SEPA regularly monitors urban air quality in the country’s major cities. Among the measured compounds, SO2 and PM10 are the most prominent pollutants. In 2005, SEPA reported that of 522 cities, 4.2% reached grade I (which equates to the lowest levels of pollution) of SEPA’s National Ambient Air Quality Standards (NAAQS), and 56.1% reached grade II. The remaining 39.7% had grade III (inferior) air.

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Comments

Rafael Seidl

Chinese officials would be wise to remember that environmental pollution was a major contributing factor in the collapse of the Soviet Union. Using unprocessed coal for home heating in densely populated cities is a recipe for a chronic public health crisis (cp. the infamous smog in Victorian London).

In areas already built up, it may make sense to at least switch to small pellets pressed from pulverized low-sulphur coal grades. Longer-term, coal should be replaced with heating oil or bottled propane gas in all stand-alone residential heating applications.

China has very little natural gas at its disposal. Therefore, new residential, commercial and industrial developments should be set up for district heating from a local power plant. In summer, the exhaust heat can be used to drive an absorption chiller for air conditioning. If such a plant must be operated on coal, it should feature fluidized bed combustion or gasification, sulphur and chlorine neutralization, particulate filtration and NOx scrubbing via SCR. If not all of these components can be in place from the outset, the layout of the plant should permit their addition in future upgrades.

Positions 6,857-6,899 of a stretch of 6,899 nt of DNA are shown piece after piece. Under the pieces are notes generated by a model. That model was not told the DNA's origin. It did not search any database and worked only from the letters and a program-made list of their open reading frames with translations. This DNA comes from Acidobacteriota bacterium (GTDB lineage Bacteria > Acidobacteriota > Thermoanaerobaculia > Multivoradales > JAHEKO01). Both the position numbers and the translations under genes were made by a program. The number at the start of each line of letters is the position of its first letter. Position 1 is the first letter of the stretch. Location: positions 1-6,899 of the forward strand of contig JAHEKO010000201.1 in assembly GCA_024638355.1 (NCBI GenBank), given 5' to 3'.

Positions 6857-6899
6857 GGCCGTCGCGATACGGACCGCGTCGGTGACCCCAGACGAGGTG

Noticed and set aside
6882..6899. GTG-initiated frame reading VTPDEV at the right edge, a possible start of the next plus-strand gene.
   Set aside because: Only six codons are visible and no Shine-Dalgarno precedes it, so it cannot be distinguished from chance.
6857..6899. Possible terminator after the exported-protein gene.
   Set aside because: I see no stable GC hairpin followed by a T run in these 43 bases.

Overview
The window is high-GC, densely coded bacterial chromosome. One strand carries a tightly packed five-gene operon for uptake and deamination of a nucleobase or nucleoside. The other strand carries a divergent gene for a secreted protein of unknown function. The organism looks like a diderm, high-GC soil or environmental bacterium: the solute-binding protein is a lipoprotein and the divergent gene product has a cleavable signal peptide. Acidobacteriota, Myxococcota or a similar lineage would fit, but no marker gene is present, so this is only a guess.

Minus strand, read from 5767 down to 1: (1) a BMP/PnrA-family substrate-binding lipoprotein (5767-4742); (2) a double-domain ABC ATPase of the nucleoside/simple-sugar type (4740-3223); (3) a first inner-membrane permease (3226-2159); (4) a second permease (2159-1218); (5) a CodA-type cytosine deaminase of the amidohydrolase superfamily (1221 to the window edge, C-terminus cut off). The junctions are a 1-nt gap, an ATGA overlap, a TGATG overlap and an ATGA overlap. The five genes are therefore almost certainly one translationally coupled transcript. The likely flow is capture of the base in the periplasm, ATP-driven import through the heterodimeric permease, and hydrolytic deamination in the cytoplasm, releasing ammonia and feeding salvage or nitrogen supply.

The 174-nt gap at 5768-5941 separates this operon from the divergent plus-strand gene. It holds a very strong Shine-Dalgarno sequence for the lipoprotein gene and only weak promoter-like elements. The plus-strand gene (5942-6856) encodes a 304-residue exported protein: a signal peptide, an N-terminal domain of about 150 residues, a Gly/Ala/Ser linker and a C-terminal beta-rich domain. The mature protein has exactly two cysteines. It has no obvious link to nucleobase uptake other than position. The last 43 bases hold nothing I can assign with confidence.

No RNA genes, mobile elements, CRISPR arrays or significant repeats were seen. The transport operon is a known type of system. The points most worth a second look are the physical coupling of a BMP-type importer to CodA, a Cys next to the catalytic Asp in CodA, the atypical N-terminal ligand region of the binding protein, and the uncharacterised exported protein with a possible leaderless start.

Out in the countryside, pelletized dry biomass would be preferable to coal, if only to avoid high SOx levels that are as harmful to crops and livestock as they are to humans. Besides, biomass is a locall produced renewable fuel with zero net CO2 footprint.

allen zheng

The cost of not putting in environmental controls have come home to roost. Bigger profits (or being in the black instead of in the red) few years ago for some, now mean death (or premature death). Ironically, it may reduce the trade deficit; high tech (and expensive) pollution controls may be exported from the West/US... but then again, they will demand we hand over trade/tech secrets on the equiptment for access to Chinese markets, just like before.
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http://www.nytimes.com/2006/06/11/business/worldbusiness/11chinacoal.html
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____Due to pollution (and due to growing shortage of child bearing females), birth defects are up as well as an unhealthy population. This will raise health costs, and reduce productivity (growth).
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____If the PRC leadership does not wake up and smell the toxic air/water/soil, it will ensure their downfall, one way or another. The only difference in those scenarios is if other countries suffer (and how much) the consequences (indirect/direct/domino consequental, etc.).